Thursday, 11 April 2013


Tresham’s Triangular Lodge, Listed Grade I, Rushton, Northamptonshire

“In 1593, the date he later put on the Lodge, Sir Thomas Tresham took the firm intention to build a monument to the Holy Trinity in the grounds of Rushton Hall, northwest of Kettering. Work started on the Triangular Lodge the following year. It was originally known as the Warryners Lodge, presumably because the rabbit keeper lived there. It is thought to be the oddest building of its period in the country as its overriding premise is “three”. It has three sides measuring 33ft - each with three gables; three storeys; three triangular windows; and three times three gargoyles. The exterior is littered with trefoils, the family symbol displayed, of course, in threes. Biblical quotations – three of them - are carried on as a frieze along the outside walls with each text consisting of, wait for it, 33 letters. Sir Thomas had served 15 years in prison for his Catholicism and the building was a public reflection of his faith. Tresham’s son was executed as one of the Gunpowder Plotters and his head put on a stake.”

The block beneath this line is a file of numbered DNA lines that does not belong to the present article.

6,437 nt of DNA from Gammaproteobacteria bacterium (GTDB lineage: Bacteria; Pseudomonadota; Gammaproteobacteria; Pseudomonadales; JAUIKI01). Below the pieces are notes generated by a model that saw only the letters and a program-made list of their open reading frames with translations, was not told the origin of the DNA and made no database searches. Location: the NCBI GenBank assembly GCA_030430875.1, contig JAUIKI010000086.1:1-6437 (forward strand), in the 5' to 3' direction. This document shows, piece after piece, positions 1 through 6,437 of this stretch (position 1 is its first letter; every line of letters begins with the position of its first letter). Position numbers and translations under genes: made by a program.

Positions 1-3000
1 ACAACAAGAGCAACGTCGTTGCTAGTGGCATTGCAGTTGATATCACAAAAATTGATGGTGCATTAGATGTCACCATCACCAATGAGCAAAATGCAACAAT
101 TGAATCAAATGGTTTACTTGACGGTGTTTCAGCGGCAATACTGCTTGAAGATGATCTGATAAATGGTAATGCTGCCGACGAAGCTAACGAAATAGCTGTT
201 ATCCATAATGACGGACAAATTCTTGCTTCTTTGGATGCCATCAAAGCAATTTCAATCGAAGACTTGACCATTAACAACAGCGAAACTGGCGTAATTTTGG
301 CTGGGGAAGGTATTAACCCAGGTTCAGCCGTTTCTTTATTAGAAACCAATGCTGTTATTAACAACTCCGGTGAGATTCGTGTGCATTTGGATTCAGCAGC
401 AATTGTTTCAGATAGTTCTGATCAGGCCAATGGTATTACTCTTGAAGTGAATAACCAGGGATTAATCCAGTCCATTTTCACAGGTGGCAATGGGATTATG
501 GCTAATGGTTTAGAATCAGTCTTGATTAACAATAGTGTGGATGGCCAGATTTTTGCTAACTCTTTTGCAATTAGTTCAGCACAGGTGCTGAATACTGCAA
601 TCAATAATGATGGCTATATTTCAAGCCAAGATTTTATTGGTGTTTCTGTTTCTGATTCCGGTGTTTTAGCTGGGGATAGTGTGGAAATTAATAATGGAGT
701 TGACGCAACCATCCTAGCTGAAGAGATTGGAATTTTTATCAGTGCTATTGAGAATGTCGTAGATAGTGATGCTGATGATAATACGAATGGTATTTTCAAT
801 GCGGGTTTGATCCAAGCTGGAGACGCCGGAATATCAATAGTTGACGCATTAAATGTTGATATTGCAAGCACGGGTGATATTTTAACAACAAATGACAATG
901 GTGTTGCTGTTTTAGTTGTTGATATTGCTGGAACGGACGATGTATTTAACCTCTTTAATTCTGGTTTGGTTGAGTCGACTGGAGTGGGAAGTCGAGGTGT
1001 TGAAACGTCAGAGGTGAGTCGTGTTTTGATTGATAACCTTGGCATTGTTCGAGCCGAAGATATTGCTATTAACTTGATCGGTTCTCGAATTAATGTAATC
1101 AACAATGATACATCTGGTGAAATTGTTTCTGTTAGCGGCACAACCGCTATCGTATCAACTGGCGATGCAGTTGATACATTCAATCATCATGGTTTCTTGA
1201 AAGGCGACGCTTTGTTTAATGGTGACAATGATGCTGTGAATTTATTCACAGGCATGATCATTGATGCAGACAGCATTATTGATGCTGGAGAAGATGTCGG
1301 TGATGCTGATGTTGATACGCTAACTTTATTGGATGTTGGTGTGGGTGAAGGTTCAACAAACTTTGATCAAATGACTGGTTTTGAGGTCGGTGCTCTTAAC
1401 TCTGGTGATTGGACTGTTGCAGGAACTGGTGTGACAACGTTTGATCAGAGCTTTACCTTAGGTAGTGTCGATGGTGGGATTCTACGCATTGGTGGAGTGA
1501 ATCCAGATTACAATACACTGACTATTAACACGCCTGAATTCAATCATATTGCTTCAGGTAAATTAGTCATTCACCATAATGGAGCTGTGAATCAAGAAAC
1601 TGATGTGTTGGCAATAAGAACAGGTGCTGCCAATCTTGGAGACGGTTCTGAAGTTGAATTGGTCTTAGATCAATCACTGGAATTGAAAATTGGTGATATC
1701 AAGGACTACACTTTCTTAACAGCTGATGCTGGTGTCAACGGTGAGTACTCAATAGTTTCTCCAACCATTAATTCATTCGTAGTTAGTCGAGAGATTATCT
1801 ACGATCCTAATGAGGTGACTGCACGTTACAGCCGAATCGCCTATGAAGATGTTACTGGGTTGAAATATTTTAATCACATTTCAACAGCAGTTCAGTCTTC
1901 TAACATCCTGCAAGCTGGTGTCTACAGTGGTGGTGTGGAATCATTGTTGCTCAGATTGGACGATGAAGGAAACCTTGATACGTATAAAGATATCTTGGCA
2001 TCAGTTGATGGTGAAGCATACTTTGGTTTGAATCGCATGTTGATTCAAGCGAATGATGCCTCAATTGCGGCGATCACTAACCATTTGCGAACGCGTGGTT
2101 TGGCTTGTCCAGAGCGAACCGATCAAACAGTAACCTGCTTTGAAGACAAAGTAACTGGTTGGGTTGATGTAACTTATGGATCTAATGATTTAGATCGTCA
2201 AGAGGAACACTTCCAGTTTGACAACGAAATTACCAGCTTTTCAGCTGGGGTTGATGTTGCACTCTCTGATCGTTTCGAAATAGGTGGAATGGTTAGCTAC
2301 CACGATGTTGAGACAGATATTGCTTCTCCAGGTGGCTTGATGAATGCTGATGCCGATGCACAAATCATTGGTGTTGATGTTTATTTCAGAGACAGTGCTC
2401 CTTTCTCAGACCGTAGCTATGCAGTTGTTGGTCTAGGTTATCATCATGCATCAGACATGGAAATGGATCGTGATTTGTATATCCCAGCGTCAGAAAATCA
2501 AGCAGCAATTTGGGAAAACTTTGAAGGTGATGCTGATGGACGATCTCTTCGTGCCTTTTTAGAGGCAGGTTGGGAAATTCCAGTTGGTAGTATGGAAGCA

These images of Tresham’s Triangular Lodge were sourced from English Heritage and the RIBA.

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